editor's blog
Subscribe Now

Ban Power Consumption

“How much power does it consume?”

This has been a key question ever since I started work as a product engineer many years ago. Heck, back then we even published power consumption numbers, although we used ICC as a proxy – we didn’t actually publish power, but you could easily do the multiplication with VCC to get it. (Yes, this was bipolar.)

These days, the concept is even more important, what with all the focus on battery-powered whats-itses. But in deconstructing a lot of what’s going on now, there’s an interesting nuance coming to the fore: energy vs. power.

  • Energy is a “thing.” It’s something physical that has a measurable quantity.
  • Power, by contrast, is not a thing; it represents the rate of flow of a thing, namely energy.

This is more than just an academic difference. Batteries and fuel cells can store more energy than a supercapacitor can, but they release that energy at a slower rate than the supercap. So one is capable of higher energy capacity; the other of higher power. The distinction actually matters.

So I find myself tripping more and more over the familiar phrase, “power consumption.” Power isn’t a “thing,” so it can’t be consumed. Energy is a “thing,” and it can be consumed.

So “power consumption” makes no conceptual sense; “energy consumption” makes a ton of sense.

An electronic device consumes energy, but, from a practical standpoint, you can’t know the energy consumed until you know how long you’ve run the device. And you have to be able to serve up the energy to the device from your energy store at the rate the device expects, or else you’ll starve it. So “power” is ultimately involved as a critical device requirement; energy consumption not so much.

So if “power consumption” is off the table, “power requirement” seems a suitable replacement.

I will therefore labor to use either “energy consumption” or “power requirement” henceforth.

And no, I don’t expect the world to follow. (One of my many quixotic attempts to apply logic to language… like the perennial abuse of the plural of “die” and the silly overuse of @…)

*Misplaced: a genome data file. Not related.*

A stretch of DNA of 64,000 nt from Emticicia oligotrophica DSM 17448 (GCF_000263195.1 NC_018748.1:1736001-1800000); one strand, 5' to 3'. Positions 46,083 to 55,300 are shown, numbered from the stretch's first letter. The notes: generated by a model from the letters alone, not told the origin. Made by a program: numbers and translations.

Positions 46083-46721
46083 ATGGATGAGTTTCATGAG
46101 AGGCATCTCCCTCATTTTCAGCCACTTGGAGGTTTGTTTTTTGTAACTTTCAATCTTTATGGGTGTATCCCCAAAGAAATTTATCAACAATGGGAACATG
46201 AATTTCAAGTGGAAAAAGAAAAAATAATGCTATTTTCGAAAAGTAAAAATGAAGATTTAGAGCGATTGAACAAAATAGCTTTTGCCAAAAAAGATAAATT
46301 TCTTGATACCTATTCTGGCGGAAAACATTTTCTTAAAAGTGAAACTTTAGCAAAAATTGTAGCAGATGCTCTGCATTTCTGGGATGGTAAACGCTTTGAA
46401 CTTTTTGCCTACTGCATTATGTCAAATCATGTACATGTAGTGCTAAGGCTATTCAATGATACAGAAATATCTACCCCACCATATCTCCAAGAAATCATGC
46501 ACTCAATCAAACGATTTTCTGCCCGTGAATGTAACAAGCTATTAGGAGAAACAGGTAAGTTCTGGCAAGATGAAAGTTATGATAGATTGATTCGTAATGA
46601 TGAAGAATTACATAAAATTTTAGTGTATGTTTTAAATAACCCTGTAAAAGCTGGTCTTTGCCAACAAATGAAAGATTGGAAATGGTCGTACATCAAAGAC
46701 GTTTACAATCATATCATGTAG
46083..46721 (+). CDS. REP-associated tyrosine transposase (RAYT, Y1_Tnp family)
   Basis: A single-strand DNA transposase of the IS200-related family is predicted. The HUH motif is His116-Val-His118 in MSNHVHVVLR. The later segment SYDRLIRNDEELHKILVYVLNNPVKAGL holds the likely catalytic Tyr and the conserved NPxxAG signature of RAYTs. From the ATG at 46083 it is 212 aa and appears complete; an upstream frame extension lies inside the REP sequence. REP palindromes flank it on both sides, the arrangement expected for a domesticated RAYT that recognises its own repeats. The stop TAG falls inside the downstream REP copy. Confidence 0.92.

Leave a Reply

featured blogs
Aug 11, 2020
While Cadence System in Package (SiP) is '€“ and continues to be '€“ one of the most complete solutions for package design, the Virtuoso RF Solution gives access to a constantly increasing set of package... [[ Click on the title to access the full blog on the Cadence Com...
Aug 11, 2020
Making a person appear to say or do something they did not actually say or do has the potential to take the war of disinformation to a whole new level....
Aug 7, 2020
HPC. FinTech. Machine Learning. Network Acceleration. These and many other emerging applications are stressing data center networks. Data center architectures evolve to ensure optimal resource utilization and allocation. PECFF (PCIe® Enclosure Compatible Form Factor) was dev...
Aug 7, 2020
[From the last episode: We looked at activation and what they'€™re for.] We'€™ve talked about the structure of machine-learning (ML) models and much of the hardware and math needed to do ML work. But there are some practical considerations that mean we may not directly us...

Featured Video

Product Update: New DesignWare USB4 IP Solution

Sponsored by Synopsys

Are you ready for USB4? Join Gervais Fong and Eric Huang to learn more about this new 40Gbps standard and Synopsys DesignWare IP that helps bring your USB4-enabled SoC to market faster.

Click here for more information about DesignWare USB4 IP

Featured Paper

Computational Software: 4 Ways It is Transforming System Design & Hardware Design

Sponsored by BestTech Views

Cadence President Anirudh Devgan shares his detailed insights on Computational Software. Anirudh provides a clear definition of computational software, and four specific ways computational software is transforming system design & hardware design -- including highly distributed compute, reduced memory footprints, co-optimization, and machine learning applications.

Click here for the white paper.

Featured Chalk Talk

Machine Learning at the Edge

Sponsored by Mouser Electronics and NXP

AI and neural networks are part of almost every new system design these days. But, most system designers are just coming to grips with the implications of designing AI into their systems. In this episode of Chalk Talk, Amelia Dalton chats with Anthony Huereca of NXP about the ins and outs of machine learning and the NXP iEQ Machine Learning Software Development Environment.

Click here for more information about NXP Semiconductors i.MX RT1060 EVK Evaluation Kit (MIMXRT1060-EVK)